The OSAC Registry Implementation Survey: 2021 Report is available at https://www.nist.gov/osac/osac-registry-implementation-survey.

From page 10 of the OSAC Registry Implementation Survey: 2021 Report:

Priority for Implementing Standards
When asked what priority survey participants considered standards implementation for their organization, half of the respondents (50%) said it was a medium priority, or important. This was followed by 34% of respondents indicating that implementation was a high priority, or very important. Twenty-three respondents (14.8%) indicated that implementation was a low priority or not a priority at this time (Figure 4).

Figure 4. Priorities for Standards Implementation
Click on image to enlarge. Figure 4. Priorities for Standards Implementation

Insights: A Practical Tool for Information Management in Forensic Decisions

INSIGHTS

A Practical Tool for Information Management in Forensic Decisions:

Using Linear Sequential Unmasking-Expanded (LSU-E) in Casework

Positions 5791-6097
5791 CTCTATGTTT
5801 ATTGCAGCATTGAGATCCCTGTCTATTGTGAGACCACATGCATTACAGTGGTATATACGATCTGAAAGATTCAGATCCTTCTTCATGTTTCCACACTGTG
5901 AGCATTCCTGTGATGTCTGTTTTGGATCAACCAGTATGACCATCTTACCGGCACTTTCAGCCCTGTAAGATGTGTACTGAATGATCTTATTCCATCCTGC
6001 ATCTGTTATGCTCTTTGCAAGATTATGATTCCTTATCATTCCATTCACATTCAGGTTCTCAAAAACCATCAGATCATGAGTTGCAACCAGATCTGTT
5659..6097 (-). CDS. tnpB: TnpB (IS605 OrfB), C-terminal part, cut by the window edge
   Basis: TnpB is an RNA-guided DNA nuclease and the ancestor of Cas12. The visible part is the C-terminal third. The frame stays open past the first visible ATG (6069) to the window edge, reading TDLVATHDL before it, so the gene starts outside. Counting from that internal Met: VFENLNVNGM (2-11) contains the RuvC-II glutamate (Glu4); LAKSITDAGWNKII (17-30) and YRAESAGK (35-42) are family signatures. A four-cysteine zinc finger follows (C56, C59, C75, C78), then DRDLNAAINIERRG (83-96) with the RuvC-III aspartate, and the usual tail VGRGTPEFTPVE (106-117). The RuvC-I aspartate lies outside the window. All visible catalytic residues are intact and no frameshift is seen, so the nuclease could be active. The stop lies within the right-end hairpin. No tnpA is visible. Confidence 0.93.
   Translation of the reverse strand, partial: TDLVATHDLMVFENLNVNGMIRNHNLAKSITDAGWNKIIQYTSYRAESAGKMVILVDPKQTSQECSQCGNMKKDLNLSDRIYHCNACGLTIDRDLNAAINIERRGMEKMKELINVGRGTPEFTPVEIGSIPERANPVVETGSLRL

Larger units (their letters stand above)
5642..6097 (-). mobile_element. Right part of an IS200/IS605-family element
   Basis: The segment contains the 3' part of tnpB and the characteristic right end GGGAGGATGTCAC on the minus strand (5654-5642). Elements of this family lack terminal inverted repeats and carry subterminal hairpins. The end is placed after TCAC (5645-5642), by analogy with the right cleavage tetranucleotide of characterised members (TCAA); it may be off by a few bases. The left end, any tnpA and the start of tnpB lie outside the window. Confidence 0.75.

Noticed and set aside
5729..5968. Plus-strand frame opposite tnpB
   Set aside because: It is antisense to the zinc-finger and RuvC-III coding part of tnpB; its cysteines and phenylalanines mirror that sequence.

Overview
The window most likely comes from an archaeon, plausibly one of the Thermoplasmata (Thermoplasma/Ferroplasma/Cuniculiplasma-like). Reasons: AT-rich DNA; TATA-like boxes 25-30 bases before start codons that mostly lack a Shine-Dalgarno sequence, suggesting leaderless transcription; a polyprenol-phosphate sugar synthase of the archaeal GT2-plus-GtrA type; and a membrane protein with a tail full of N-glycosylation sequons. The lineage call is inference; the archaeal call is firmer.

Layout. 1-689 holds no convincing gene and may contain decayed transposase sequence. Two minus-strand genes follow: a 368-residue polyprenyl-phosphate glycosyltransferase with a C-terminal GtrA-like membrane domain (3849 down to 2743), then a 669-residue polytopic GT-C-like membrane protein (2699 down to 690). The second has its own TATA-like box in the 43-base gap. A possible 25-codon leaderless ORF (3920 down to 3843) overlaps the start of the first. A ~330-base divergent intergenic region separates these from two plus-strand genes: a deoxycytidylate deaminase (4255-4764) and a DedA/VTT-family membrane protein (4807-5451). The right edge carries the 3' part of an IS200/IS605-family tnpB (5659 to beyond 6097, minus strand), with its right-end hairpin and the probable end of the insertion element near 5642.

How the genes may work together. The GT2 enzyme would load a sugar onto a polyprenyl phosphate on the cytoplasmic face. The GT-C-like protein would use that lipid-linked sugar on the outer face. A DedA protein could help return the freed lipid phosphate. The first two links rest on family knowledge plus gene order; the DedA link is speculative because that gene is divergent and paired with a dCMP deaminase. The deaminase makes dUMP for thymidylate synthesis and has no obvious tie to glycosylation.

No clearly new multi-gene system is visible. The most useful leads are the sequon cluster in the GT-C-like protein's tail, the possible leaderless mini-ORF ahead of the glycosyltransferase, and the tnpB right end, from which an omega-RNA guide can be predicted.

OVERVIEW

While forensic analysts strive to make their findings as accurate and objective as possible, they are often subject to external and internal factors that might bias their decision making. Researchers funded by CSAFE created a practical tool that laboratories can use to implement Linear Sequential Unmasking-Expanded (LSU-E; Dror & Kukucka, 2021)—an information management framework that analysts can use to guide their evaluation of the information available to them. LSU-E can improve decision quality and reduce bias but, until now, laboratories and analysts have
received little concrete guidance to aid implementation efforts.

Lead Researchers

Quigley-McBride, A.
Dror, I.E.
Roy, T.
Garrett, B.L.
Kukucka, J.

Journal

Forensic Science International: Synergy

Publication Date

17 January 2022

Goals

1

Identify factors that can bias decision-making.

2

Describe how LSU-E can improve forensic decision processes and conclusions.

3

Present a practical worksheet, as well as examples and training materials, to help laboratories incorporate LSU-E into their casework.

TYPES OF COGNITIVE BIAS

Cognitive biases can emerge from a variety of sources, including:

Figure 1. Eight sources of cognitive bias in forensic science (Dror, 2020)

COGNITIVE BIAS IN FORENSIC SCIENCE